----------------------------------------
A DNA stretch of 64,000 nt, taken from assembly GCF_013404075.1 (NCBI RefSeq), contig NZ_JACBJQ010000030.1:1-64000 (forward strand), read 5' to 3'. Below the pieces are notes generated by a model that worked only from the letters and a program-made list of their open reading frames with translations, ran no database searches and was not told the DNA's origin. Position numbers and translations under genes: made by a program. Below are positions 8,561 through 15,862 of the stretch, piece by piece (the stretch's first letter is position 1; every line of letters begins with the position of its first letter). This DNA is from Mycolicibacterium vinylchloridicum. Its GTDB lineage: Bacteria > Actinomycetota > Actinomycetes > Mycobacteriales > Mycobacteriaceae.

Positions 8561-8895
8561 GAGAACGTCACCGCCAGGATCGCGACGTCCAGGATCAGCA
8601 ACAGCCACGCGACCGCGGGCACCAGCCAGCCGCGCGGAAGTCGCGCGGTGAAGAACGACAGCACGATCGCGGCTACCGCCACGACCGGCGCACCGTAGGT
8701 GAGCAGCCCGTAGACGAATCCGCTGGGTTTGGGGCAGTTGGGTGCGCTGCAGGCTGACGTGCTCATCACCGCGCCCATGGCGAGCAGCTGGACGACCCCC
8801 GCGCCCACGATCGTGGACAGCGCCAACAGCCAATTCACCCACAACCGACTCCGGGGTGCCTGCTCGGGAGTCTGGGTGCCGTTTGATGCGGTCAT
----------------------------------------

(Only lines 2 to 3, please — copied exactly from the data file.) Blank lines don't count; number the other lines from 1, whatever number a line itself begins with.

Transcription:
Positions 8561-8895
8561 GAGAACGTCACCGCCAGGATCGCGACGTCCAGGATCAGCA